Detroit lacks depth in the interior. DeAndre Levy or Palmer would move to inside linebacker if Stephen Tulloch got hurt.

With second-year cornerback Chris Greenwood roaming the defensive backfield, it will be hard to pass on the Detroit Lions secondary in 2013.

With second-year cornerback Chris Greenwood roaming the defensive backfield, it will be hard to pass on the Detroit Lions secondary in 2013.


At long last, Detroit seems to finally have depth at cornerback. Chris Houston will assume the No. 1 spot, although at this point he has no clear-cut backup. Bill Bentley, veteran Ron Bartell (who has battled injuries the past two years), rookie second-round pick Darius Slay, and second-year player Jonte Green will battle for the No. 2 and nickel slots. Chris Greenwood out of Albion College returns after his stint on injured reserve but remains very raw.


After watching Louis Delmas go down with knee injuries the last two years, Detroit has stocked up on safeties. Glover Quin has been healthy his four seasons. Don Carey stepped up and played well in 2012. Amari Spievey has talent and plenty of starting experience. Ricardo Silva also started in 2012. Should Delmas go down yet again, this team should be better prepared.

Then again, they thought the same thing last yeaer when they had Erik Coleman and John Wendling.


I'm amazed at how many people believe that the Packers improving their running game makes them a better team. It can't hurt, and it would be nice to be able to run the ball to control the pace of a game once they have a lead, but offense is not their problem. It's their defense that needs improving.

G & G
G & G moderator

I like the new Vikings stadium

PS I know ,I know...


Dom Capers Did Nothing Wrong
Dom Capers Did Nothing Wrong

*sigh* Some people:

""Passer rating is a fantastic indicator of overall body of work as long as it's given context."

Just plain wrong. You can't give any passer rating context outside of single-games, the season-long ratings, such as the ones you're citing, only tell the story of a guy's arm AND 1 single high-profile game or 2 can skew the entire season's statistic. A solid passer rating is simply quality completion percentage, higher avg/attempt, and a high td:int ratio. It doesn't factor in a qb's run ability (A strength of Elway's), his smarts at the line of scrimage and at the end of games (both strengths of Elway's), the type of pic thrown (pic6 vs wr-bobbled-ball) or his ability to play through injury and consistency.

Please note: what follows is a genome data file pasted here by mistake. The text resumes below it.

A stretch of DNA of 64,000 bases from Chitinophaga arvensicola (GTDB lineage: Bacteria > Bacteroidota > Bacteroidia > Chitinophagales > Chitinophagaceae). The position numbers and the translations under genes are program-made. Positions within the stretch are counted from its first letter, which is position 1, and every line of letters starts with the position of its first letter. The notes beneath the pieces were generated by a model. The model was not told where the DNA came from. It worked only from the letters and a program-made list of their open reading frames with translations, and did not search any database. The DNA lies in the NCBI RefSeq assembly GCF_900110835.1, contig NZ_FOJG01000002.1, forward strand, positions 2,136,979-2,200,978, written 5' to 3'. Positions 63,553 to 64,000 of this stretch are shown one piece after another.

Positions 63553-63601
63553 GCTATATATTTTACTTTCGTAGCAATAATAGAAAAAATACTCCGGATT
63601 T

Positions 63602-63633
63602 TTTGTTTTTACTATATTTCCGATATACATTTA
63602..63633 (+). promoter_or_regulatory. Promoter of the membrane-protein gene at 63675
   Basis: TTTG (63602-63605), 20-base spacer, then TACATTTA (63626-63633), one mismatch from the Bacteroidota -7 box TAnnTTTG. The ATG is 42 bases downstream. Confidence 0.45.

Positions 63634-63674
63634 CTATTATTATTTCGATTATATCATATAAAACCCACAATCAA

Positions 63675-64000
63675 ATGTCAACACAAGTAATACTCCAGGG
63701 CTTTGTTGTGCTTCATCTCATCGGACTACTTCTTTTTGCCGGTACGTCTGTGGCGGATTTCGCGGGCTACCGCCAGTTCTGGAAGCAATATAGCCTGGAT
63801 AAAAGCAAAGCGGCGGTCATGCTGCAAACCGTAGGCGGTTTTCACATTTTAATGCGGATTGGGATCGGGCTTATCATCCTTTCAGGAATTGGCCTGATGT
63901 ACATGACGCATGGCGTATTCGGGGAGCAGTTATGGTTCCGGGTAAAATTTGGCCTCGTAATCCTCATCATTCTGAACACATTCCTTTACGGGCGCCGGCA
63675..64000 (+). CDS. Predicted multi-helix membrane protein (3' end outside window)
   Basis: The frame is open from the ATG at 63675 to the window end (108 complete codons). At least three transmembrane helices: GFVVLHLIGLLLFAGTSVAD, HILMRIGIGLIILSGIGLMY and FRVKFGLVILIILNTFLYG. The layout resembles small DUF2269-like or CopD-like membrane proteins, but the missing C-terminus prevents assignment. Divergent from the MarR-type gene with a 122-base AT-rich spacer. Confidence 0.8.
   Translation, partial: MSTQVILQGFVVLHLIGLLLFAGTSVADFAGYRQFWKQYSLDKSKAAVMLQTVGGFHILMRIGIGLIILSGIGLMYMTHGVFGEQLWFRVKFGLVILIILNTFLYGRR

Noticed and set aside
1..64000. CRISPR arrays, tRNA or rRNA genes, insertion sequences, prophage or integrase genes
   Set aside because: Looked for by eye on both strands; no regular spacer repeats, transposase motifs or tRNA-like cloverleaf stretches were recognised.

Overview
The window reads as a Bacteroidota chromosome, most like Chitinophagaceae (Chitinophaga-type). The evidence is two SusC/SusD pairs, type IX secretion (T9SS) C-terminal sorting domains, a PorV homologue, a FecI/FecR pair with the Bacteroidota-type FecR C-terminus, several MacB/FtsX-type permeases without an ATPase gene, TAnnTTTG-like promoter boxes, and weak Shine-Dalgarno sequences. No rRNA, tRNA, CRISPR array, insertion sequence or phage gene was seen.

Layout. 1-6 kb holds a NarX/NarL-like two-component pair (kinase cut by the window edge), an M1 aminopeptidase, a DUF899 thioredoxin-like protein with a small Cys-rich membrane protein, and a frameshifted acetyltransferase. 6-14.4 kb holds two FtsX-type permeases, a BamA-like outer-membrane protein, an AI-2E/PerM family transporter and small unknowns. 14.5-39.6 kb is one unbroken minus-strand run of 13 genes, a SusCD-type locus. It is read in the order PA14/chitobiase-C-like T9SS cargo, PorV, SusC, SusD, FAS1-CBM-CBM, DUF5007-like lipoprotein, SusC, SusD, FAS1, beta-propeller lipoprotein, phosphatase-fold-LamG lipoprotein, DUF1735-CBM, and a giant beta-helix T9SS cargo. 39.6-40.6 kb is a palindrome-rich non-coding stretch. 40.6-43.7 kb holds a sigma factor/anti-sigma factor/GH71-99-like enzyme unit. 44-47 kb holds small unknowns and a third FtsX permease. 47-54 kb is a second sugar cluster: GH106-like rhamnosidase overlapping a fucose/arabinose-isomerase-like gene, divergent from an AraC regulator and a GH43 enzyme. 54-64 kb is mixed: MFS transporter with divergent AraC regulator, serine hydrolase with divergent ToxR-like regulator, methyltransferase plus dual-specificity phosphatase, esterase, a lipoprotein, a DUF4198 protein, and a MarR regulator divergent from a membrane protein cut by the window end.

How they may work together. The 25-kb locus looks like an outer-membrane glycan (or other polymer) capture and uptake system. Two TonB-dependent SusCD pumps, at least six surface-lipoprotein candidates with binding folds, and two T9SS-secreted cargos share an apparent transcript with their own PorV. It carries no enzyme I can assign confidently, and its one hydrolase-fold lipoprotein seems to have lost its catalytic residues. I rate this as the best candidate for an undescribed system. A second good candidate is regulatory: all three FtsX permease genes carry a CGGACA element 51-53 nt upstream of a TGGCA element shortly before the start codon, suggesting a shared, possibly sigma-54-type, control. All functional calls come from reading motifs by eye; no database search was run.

As for the post-season, again, Elway = consistency. His numbers aren't great, but they aren't detestable. Favre is, as is his entire career, up and down erratically. He was either the hero of the game or throwing 4-6 pics. I'll retract the "significantly better" portion as I put too much emphasis on winning, but I would say at the very least comparable. Young is a HOFer and Favre should be a first ballot guy.

Your last paragraph, my point still stands: Great company. Except Joe Theismann has no place on that list. Theismann out-threw him his rookie and sophomore year and then retired after as 1700 yard 8 td- 16 pic season. He was hardly a titan of any time, with his 3-4 solid seasons in a run-heavy that featured a HOFer in John Riggins at tailback. Either way, the rest of those guys definitely didn't dwarf his numbers or hurt his ability to win games and make the playoffs. At the very least his numbers are as good or better than every player on that list except Montana's. Not to mention more consistent. Which, if you read my initial comment, was exactly my point."


Some idiot is trying to argue with me that Crosby/ovechkin are better than datsyuk. The only thing they have on datsyuk is a better shot.

Datsyuk wipes the floor with them

Big Deal
Big Deal

@jwoude23 Bear Down 

My kid did that once. He was pretending to be a battering ram. Started puking shortly after, so I call that Concussion 1.


The WR from Illinois State isn't particularly big or fast, but he was very productive. Good to see ISU getting some love.

G & G
G & G moderator

Those seats are almost new


@Buhlitz Ovechkin has taken a giant step back. He had a great mid March/April but he's all shot now.


I'm not arguing that a running game doesn't make them better. I said as much above. I just don't think the running game puts them over the top. I think that if they want to get to another level, they need to improve on defense.

I think their running game will be better this year.


@Hoppalong Cassady @Buhlitz Crosby and Ovechkin are without a doubt better scorers, but other than that, I don't think they have much on Datsyuk.

Btw I see the caps are down by 4... that sucks (for you)

tmonson78 moderator


If you accidentally hit the control button (ctrl +u), it underlines your text.